During her first period at the National, she also portrayed Angelica in William Congreve's Love for Love, Raymonde Chandebise in Georges Feydeau's A Flea in Her Ear, Millamant in The Way of the World and Vittoria Corombona in John Webster's The White Devil. Until her roles in the plays by Strindberg and Webster, McEwan was viewed mainly as a comedienne, but these parts were thought to have extended her range.
In the 1970s and 1980s

McEwan took the lead role in an adaptation for Scottish Television of Muriel Spark's The Prime of Miss Jean Brodie (1978). She was Spark's favourite in the role and came the closest to the character as Spark had imagined it; Brodie has also been portrayed on stage and screen by Vanessa Redgrave and Maggie Smith. Her other work for television in this period included roles in The Barchester Chronicles (1982) and Mapp and Lucia (1985-86) with Prunella Scales as Mapp and McEwan as Lucia.

In 1983, McEwan played Mrs Malaprop in a production of Sheridan's The Rivals at the National Theatre in a production by Peter Wood which also featured Michael Hordern as Sir Anthony Absolute. Michael Billington wrote of this performance in 2015: "It is easy to play the word-mangling Mrs Malaprop as a comic buffoon. But the whole point of McEwan’s performance was that she took language with fastidious seriousness, fractionally pausing before each misplaced epithet as if ransacking her private lexicography. As I said at the time, it was like watching a demolition expert trying to construct a cathedral." For this role, McEwan won the Evening Standard Award for Best Actress.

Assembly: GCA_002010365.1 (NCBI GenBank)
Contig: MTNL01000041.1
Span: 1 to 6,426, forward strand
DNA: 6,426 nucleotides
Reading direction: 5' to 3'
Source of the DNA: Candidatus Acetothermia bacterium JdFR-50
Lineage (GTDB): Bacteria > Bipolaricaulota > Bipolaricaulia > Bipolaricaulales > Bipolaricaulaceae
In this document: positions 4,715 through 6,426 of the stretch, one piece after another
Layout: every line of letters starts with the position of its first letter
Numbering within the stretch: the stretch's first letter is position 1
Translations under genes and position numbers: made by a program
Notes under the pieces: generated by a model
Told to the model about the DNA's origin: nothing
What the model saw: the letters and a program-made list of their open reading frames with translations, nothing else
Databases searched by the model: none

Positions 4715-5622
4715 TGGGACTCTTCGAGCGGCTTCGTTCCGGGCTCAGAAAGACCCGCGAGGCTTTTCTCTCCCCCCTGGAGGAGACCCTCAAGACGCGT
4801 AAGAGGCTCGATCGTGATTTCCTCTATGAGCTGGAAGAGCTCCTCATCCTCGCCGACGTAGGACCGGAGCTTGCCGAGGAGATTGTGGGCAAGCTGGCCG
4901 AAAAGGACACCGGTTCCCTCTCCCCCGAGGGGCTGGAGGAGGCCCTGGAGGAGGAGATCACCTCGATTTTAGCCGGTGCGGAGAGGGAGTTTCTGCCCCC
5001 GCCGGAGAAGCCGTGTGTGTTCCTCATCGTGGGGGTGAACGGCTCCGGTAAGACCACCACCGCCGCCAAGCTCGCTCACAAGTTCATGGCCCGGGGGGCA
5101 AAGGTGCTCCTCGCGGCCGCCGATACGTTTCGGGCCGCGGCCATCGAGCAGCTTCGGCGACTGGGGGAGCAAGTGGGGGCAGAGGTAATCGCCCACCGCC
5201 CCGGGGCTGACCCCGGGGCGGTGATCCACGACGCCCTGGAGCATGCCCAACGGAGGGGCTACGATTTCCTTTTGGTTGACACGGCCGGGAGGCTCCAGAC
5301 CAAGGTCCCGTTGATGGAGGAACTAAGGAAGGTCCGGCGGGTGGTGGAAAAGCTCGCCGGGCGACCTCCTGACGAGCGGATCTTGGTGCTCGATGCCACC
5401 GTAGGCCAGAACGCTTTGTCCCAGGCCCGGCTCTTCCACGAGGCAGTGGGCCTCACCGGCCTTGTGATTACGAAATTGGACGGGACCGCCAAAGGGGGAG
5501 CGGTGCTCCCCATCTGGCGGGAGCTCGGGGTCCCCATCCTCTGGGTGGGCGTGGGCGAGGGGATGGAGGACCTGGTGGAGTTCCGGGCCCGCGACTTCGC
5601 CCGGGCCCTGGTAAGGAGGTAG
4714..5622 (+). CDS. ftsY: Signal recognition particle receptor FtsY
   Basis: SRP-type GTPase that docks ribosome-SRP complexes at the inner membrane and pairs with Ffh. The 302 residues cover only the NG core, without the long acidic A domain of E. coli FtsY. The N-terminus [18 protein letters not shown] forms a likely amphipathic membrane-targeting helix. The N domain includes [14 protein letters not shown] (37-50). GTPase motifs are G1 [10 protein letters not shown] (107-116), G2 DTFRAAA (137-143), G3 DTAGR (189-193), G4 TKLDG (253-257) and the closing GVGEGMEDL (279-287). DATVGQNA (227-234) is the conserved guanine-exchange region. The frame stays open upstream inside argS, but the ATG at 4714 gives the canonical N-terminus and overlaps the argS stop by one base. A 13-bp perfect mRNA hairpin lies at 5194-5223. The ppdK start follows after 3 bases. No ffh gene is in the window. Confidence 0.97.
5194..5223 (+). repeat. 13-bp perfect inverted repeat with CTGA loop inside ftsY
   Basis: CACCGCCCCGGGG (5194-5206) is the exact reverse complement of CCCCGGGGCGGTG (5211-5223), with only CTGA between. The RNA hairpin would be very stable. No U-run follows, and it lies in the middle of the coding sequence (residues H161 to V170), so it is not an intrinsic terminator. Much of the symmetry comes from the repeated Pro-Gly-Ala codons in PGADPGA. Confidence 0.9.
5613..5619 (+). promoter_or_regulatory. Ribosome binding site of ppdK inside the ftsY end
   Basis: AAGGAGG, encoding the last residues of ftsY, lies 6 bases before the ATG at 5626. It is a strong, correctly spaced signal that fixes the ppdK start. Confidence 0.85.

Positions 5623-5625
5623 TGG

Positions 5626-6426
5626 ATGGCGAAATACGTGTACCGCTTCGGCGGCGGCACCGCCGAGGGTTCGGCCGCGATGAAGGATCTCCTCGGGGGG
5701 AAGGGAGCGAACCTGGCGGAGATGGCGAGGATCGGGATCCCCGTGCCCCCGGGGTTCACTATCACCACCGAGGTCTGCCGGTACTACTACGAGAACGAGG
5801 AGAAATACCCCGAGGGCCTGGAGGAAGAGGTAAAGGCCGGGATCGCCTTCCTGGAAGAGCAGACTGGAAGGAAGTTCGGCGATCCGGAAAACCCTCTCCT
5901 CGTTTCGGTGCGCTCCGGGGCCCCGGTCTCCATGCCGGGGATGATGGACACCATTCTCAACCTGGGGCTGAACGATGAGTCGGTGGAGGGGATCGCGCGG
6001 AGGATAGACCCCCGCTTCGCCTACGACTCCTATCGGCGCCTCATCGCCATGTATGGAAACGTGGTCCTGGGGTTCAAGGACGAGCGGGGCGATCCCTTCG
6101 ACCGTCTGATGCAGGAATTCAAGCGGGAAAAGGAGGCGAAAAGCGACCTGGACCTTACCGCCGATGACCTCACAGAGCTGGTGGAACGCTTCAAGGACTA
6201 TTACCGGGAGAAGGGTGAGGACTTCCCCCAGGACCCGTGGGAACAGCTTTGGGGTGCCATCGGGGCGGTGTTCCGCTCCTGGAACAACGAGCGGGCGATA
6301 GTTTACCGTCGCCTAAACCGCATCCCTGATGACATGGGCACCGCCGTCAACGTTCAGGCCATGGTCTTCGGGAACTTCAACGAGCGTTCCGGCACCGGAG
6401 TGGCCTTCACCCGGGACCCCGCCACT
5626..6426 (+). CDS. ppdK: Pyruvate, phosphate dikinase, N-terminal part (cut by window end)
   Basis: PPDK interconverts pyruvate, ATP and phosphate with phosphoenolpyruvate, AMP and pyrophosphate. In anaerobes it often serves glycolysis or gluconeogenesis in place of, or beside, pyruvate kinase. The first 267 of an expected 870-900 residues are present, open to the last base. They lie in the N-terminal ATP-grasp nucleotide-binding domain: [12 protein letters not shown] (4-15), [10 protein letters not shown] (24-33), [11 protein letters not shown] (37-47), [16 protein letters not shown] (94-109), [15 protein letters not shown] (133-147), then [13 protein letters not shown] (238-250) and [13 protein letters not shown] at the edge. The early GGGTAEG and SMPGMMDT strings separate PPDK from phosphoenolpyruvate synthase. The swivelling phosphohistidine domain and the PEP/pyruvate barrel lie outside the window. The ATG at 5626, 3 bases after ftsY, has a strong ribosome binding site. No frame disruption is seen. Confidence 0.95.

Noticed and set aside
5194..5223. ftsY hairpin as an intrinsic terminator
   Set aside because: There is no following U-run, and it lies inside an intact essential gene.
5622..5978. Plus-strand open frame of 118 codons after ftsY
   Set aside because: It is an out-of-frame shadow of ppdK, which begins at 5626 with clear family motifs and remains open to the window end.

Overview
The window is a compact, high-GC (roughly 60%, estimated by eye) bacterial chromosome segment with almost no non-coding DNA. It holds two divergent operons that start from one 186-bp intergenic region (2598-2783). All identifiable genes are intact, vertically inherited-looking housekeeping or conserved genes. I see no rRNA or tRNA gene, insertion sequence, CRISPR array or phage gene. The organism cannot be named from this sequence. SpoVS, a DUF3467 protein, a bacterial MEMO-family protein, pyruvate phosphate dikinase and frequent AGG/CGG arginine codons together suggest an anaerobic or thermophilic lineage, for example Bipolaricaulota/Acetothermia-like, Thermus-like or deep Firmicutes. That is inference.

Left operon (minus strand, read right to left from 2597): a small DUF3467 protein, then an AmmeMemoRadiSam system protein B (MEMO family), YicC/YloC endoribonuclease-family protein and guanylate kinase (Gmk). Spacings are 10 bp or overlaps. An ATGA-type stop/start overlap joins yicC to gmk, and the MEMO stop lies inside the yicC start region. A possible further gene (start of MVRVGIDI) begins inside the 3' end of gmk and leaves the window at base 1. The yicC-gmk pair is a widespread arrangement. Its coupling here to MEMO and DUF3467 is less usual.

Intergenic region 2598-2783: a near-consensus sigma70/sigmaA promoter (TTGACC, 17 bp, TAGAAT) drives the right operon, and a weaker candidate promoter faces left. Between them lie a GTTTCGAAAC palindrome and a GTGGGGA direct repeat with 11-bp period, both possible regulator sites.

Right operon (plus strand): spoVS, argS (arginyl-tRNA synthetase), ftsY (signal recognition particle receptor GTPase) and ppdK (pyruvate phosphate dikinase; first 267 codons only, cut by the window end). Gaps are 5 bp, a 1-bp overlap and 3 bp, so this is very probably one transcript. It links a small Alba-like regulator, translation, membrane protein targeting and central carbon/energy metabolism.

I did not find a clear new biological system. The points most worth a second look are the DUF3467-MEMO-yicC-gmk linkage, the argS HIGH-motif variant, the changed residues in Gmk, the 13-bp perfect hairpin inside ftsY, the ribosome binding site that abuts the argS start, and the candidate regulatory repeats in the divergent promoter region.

She made her directing debut, in 1988, with the Renaissance Theatre Company's touring season, Renaissance Shakespeare on the Road, co-produced with the Birmingham Rep, and ending with a three-month repertory programme at the Phoenix Theatre in London. McEwan's contribution was a light romantic staging of As You Like It, with Kenneth Branagh playing Touchstone as an Edwardian music hall comedian.
Later career

McEwan won another Evening Standard Best Actress Award in 1995 for her role as Lady Wishfort in a revival of Congreve's The Way of the World, again at the National Theatre. Sheridan Morley, then theatre critic of The Spectator, wrote: "Geraldine McEwan (in the performance of the night and her career) comes on looking like an ostrich which has mysteriously been crammed into a tambourine lined with fresh flowers."